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Do Community Characteristics Relate to Young Adult College Students’ Credit Card Debt?

Friedline, Terri
West, Stacia
Rosell, Nehemiah
Serido, Joyce
Shim, Soyeon
Financial Inclusion
Publication type: 
Working Paper

This study examines the extent of emergent, outstanding credit card debt among young adult college students and investigates whether any associations exist between the characteristics of the communities in which these students grew up or lived and their credit card debt. Using data (N = 748) from a longitudinal survey and merging community-level characteristics measured at the zip code level, we confirmed that a community’s unemployment rate, average total debt, average credit score, and number of bank branch offices were associated with a young adult college student’s acquisition and accumulation of credit card debt. Community-level characteristics had the strongest associations with credit card debt even after controlling for individual characteristics such as a young adult college student’s race, GPA, and financial independence and familial characteristics such as their parents’ income and whether their parents discussed financial matters like establishing credit. The findings from this research may help to understand how communities can be better capacitated to support the financial goals of their residents.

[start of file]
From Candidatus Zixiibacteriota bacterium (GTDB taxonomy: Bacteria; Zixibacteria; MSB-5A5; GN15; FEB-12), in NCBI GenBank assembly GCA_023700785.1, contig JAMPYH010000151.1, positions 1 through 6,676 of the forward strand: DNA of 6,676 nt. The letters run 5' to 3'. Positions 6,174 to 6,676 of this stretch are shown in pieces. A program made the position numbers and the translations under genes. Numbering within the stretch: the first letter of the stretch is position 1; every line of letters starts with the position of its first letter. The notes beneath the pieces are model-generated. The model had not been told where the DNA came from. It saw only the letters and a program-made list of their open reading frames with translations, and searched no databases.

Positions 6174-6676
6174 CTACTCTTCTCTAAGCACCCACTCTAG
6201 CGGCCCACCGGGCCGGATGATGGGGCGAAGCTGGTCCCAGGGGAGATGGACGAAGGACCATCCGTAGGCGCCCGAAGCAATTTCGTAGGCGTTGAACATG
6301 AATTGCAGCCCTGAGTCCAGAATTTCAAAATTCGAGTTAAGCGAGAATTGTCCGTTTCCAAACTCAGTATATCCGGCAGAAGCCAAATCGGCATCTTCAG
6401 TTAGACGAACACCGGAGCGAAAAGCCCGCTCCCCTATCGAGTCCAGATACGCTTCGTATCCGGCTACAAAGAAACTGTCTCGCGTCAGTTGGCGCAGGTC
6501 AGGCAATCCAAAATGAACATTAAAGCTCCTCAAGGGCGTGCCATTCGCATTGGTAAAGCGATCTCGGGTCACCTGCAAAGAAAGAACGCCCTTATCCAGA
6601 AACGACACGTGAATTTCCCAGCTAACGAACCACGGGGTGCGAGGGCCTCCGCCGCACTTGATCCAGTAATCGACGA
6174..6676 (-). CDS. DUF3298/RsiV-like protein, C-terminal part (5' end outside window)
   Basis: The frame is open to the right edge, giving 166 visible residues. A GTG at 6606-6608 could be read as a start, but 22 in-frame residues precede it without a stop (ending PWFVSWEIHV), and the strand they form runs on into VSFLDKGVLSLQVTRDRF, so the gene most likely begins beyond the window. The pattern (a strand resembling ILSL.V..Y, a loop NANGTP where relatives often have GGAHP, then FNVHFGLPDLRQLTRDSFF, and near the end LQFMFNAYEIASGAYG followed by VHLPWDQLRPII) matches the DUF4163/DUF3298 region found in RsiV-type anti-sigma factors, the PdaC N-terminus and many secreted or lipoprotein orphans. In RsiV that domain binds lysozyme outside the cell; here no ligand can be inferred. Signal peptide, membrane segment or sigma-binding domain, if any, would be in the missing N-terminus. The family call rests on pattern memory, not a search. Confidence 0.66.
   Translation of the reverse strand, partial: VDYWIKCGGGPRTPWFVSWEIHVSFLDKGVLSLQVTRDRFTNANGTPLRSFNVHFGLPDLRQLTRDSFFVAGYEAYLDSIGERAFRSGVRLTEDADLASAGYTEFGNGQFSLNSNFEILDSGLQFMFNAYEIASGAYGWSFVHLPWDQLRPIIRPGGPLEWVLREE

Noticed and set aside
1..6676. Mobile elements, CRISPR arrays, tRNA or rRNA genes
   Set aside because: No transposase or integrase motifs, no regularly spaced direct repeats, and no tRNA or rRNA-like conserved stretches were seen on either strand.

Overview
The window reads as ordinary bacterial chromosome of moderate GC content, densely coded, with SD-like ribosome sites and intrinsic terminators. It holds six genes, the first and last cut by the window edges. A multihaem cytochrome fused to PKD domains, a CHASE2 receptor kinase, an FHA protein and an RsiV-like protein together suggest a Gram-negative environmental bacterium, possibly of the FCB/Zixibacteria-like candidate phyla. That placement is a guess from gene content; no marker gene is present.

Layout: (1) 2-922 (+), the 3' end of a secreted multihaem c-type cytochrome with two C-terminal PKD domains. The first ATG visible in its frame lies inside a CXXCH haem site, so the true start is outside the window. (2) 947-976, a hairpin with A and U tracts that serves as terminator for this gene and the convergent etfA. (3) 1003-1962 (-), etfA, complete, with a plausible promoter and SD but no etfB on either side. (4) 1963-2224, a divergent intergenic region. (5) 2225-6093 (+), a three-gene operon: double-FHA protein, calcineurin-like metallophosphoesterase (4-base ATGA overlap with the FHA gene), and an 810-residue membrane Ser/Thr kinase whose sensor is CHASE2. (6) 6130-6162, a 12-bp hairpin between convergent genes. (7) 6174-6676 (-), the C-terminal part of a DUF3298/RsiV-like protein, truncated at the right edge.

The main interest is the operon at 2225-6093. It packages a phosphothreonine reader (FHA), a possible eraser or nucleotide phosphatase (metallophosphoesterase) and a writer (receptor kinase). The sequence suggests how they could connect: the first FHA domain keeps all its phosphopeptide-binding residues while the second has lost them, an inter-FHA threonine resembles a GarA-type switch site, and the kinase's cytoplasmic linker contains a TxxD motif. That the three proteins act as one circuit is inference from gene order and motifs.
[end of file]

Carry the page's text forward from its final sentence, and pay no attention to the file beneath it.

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Friedline, T., West, S., Rosell, N., Serido, J., & Shim, S. (2015). Do community characteristics relate to young adult college students' credit card debt? The hypothesized role of collective institutional efficacy. Lawrence, KS: University of Kansas, Center on Assets, Education, and Inclusion.

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